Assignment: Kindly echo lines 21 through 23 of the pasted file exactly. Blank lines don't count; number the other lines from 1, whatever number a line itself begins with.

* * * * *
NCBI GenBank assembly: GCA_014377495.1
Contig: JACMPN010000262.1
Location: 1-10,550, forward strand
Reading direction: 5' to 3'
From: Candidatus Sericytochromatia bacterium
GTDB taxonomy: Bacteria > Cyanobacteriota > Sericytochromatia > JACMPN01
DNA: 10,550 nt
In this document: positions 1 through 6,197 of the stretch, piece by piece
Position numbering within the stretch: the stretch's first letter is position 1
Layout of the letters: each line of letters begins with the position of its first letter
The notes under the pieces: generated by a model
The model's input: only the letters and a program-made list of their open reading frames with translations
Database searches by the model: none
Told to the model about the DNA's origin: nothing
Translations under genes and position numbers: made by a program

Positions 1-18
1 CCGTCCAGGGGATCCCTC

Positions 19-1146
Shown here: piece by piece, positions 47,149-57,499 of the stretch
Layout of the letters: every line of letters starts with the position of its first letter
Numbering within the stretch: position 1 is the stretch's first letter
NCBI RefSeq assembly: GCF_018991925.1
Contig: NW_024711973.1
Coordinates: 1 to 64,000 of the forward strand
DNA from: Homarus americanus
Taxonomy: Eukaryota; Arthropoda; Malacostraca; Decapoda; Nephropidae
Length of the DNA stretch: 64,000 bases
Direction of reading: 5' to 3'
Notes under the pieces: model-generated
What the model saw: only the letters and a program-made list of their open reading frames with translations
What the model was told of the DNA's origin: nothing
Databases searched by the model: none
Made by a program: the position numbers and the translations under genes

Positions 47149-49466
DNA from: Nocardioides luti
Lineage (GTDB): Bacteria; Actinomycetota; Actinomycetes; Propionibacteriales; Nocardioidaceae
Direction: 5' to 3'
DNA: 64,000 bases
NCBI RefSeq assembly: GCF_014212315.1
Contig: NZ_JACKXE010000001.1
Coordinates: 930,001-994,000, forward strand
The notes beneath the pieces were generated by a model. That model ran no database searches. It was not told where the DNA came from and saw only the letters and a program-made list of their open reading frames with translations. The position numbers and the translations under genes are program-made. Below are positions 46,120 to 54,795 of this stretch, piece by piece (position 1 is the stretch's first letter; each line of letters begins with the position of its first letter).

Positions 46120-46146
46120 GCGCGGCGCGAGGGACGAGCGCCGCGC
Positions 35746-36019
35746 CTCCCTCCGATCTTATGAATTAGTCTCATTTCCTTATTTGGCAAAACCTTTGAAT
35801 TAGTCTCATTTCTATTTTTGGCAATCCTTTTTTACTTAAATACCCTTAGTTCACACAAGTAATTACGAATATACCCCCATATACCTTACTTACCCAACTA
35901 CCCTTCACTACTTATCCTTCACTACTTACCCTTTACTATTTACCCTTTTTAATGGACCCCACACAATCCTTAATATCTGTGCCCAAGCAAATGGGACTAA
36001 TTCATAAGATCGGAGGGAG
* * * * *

Numbering within the stretch: position 1 is the stretch's first letter
NCBI RefSeq assembly: GCF_018991925.1
Contig: NW_024711973.1